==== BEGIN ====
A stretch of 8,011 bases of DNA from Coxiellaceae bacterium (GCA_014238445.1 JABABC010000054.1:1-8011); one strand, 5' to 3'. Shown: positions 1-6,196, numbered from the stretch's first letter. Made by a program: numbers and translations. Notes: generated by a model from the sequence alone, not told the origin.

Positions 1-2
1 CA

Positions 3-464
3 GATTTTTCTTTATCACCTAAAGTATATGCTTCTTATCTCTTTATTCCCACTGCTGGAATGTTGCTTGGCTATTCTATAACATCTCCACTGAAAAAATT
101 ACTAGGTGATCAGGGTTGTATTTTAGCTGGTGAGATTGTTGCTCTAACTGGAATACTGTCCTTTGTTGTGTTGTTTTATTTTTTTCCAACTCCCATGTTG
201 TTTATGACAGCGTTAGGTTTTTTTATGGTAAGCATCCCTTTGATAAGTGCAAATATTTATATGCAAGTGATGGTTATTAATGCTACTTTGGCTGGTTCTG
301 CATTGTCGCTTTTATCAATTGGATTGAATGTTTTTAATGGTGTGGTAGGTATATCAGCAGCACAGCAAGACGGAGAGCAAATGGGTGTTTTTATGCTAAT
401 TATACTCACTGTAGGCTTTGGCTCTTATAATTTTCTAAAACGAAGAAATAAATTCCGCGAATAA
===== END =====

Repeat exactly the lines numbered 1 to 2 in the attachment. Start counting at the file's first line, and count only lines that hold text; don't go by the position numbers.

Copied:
A stretch of 8,011 bases of DNA from Coxiellaceae bacterium (GCA_014238445.1 JABABC010000054.1:1-8011); one strand, 5' to 3'. Shown: positions 1-6,196, numbered from the stretch's first letter. Made by a program: numbers and translations. Notes: generated by a model from the sequence alone, not told the origin.

Positions 1-2